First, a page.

Accordingly, even in case the optical communication system body 34 is installed in a somewhat inclined condition, the polarization planes are automatically adjusted so that the light beam LA2 can be introduced with a high efficiency into the light receiving element 64. In this manner, an adjusting operation of the optical communication system body 34 upon installation of the optical communication system body 34 can be simplified as much.

Further, even when the entire optical communication system body 34 is vibrated such that it may be swung rightwardly and leftwardly, the polarization planes are adjusted automatically so that the light beam LA2 may be introduced with a high efficiency into the light receiving element 64.

Accordingly, even where the optical communication system 30 is carried on a ship, a vehicle, an aircraft, an artificial satellite or the like to transmit desired information, such information can be received with certainty.

Further, the optical communication system body 34 can send out a light beam LA1 having a polarization plane W1 which is inclined accurately by 90 degrees with respect to the polarization plane W2 of the light beam LA2, and consequently, the object for transmission can receive the light beam LA1 with certainty as much. Thus, information signals S1 and S2 can be sent and received with certainty.

Referring now to FIG. 6, the servo circuit 58 includes an X-direction position detecting circuit 86A and a Y-direction position detecting circuit 86B to which the output signals IX1, IX2 and IY1, IY2 of the position detecting sensor 68 are supplied, respectively, and which detect a pair of error signals VERX and VERY, respectively.

Referring now to FIG. 7, in the X-direction position detector 86A, the output signals IX1 and IX2 of the position detecting sensor 68 are supplied to a pair of current to voltage converting circuits 87A and 87B, respectively. A subtracting circuit 88A and an adding circuit 88B receive output signals VX1 and VX2 outputted from the current to voltage converting circuits 87A and 87B, respectively, and output a difference signal and a sum signal of the received signals VX1 and VX2, respectively. A dividing circuit 89 divides the difference signal outputted from the subtracting circuit 88A by the sum signal outputted from the adding circuit 88B and outputs a result of such division as an error signal VERX therefrom.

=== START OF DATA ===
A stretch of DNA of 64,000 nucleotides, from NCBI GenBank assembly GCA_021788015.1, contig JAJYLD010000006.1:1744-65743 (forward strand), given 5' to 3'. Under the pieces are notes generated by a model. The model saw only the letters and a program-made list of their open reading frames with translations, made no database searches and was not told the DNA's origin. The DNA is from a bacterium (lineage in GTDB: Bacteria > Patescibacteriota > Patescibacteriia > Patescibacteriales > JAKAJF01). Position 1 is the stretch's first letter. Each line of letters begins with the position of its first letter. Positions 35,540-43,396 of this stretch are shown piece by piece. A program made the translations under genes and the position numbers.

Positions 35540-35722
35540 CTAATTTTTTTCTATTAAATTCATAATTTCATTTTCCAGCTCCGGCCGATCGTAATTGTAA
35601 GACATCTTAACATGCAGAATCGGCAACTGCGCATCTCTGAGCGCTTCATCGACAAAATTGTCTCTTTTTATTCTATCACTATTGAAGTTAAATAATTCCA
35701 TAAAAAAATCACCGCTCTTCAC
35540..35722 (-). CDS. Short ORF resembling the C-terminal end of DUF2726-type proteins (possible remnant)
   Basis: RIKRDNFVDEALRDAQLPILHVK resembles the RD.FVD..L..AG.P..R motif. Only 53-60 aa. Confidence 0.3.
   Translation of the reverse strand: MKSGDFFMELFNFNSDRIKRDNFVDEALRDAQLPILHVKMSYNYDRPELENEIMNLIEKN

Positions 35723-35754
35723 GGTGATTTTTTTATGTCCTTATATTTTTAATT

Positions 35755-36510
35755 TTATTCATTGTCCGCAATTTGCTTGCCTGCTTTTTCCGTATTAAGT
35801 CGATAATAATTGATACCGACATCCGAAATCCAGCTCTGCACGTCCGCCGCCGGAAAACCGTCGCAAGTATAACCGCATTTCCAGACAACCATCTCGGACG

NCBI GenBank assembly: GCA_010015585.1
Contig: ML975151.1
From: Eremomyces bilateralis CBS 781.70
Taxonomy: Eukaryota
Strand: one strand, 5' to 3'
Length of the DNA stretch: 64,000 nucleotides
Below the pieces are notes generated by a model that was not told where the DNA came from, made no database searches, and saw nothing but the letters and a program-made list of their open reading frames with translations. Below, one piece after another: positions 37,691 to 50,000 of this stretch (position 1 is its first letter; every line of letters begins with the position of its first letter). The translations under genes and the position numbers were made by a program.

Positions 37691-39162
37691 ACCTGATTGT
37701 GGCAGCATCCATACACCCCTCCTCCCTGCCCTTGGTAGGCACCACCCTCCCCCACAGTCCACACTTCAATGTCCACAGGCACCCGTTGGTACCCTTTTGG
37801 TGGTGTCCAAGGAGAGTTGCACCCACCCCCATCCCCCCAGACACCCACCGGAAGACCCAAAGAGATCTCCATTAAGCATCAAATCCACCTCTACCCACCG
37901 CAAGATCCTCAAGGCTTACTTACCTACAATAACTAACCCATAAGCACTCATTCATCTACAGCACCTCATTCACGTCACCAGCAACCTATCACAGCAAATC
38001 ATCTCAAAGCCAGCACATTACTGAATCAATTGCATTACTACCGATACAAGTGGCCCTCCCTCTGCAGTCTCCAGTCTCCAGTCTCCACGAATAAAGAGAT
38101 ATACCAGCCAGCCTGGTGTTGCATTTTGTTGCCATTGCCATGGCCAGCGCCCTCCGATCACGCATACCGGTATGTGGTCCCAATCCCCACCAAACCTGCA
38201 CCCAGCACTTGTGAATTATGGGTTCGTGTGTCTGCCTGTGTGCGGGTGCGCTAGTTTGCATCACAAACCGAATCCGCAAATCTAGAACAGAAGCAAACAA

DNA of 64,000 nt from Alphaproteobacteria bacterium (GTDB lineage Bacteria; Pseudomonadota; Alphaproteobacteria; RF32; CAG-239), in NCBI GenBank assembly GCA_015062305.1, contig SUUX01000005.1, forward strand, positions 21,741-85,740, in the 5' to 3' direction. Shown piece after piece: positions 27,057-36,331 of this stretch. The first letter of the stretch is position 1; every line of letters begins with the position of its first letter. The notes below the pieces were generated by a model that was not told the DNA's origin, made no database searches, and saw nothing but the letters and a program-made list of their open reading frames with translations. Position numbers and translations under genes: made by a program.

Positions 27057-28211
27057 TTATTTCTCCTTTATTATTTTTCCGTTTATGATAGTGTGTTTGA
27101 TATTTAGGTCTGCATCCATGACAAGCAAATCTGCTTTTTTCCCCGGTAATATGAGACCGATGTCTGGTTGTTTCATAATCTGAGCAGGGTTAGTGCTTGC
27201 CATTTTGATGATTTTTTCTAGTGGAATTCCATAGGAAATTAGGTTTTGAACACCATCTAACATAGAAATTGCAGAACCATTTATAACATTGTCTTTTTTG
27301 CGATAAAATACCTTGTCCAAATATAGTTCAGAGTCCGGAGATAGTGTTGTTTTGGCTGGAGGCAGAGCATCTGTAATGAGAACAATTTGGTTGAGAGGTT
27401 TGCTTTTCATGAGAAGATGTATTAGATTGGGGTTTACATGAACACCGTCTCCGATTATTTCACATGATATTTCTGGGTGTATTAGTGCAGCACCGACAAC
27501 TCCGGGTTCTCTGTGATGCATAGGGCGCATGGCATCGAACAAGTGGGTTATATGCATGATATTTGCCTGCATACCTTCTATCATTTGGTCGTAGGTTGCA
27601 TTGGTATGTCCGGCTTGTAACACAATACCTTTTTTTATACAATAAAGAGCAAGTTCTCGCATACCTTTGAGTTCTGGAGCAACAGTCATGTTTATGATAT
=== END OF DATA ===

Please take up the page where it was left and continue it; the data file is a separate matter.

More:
Here, referring to FIG. 8, when the light beam LA2 is focused upon the light receiving face of the position detecting sensor 68 which may be formed from a photoelectric transducer film, an electric current flows in a resistor layer of the light receiving face in accordance with the focusing position of the light beam LA2 so that the ratio between output electric currents I1 and I2 of the position detecting sensor 68 is varied. From the output electric currents I1 and I2, an error signal VERX in the X direction which is represented by the following expression (1) can be obtained from the dividing circuit 89: ##EQU1## where K1 is a constant. The focusing position of the light beam LA2 can be detected in this manner.

Referring back to FIG. 7, the Y-direction position detecting circuit 86B similarly executes adding and subtracting processing for the output signals IY1 and IY2 of the position detecting sensor 68 to produce an error signal VERY for the Y direction.

A displacement of the light beam LA2 can thus be detected from the error signals VERX and VERY, and the mirrors 56 and 57 and the lens 59A can be driven to move in accordance with a result of such comparison to correct the irradiating position of the light beam LA1.

By the way, since part of the light beam LA1 reflected from the lenses 59A and 59B and so forth may be introduced into the position detecting sensor 68 in addition to such light beam LA2, occurrence of measurement errors in the error signals VERX and VERY cannot be avoided.

Therefore, in the optical communication system 30 of the present embodiment, when it is installed, sending out of the light beam LA2 is interrupted and a measurement error is detected, and then in actual communication, the error signals VERX and VERY are corrected in accordance with a result of such detection of a measurement error in order to prevent possible deterioration in accuracy in measurement.

In particular, where, with regard to the X direction, output signal components of the light measuring element 68 by reflected light are placed as I1E and I2E while output signal components by the light beam LA2 are placed as I1 and I2, the output signals IX1 and IX2 are given respectively by the following expressions (2) and (3):

IX1=I1+I1E                                                 (2)

IX2=I2+I2E                                                 (3)

By substituting the expressions (2) and (3) into the expression (1) above, the following expression (4) ##EQU2## is obtained. From the expression (4), it can be seen that the output signals I1E and I2E of the position detecting sensor 68 when the light beam LA2 is not received should be detected and subtracted from the output signals IX1 and IX2 of the position detecting sensor 68 obtained when the light beam LA2 is received.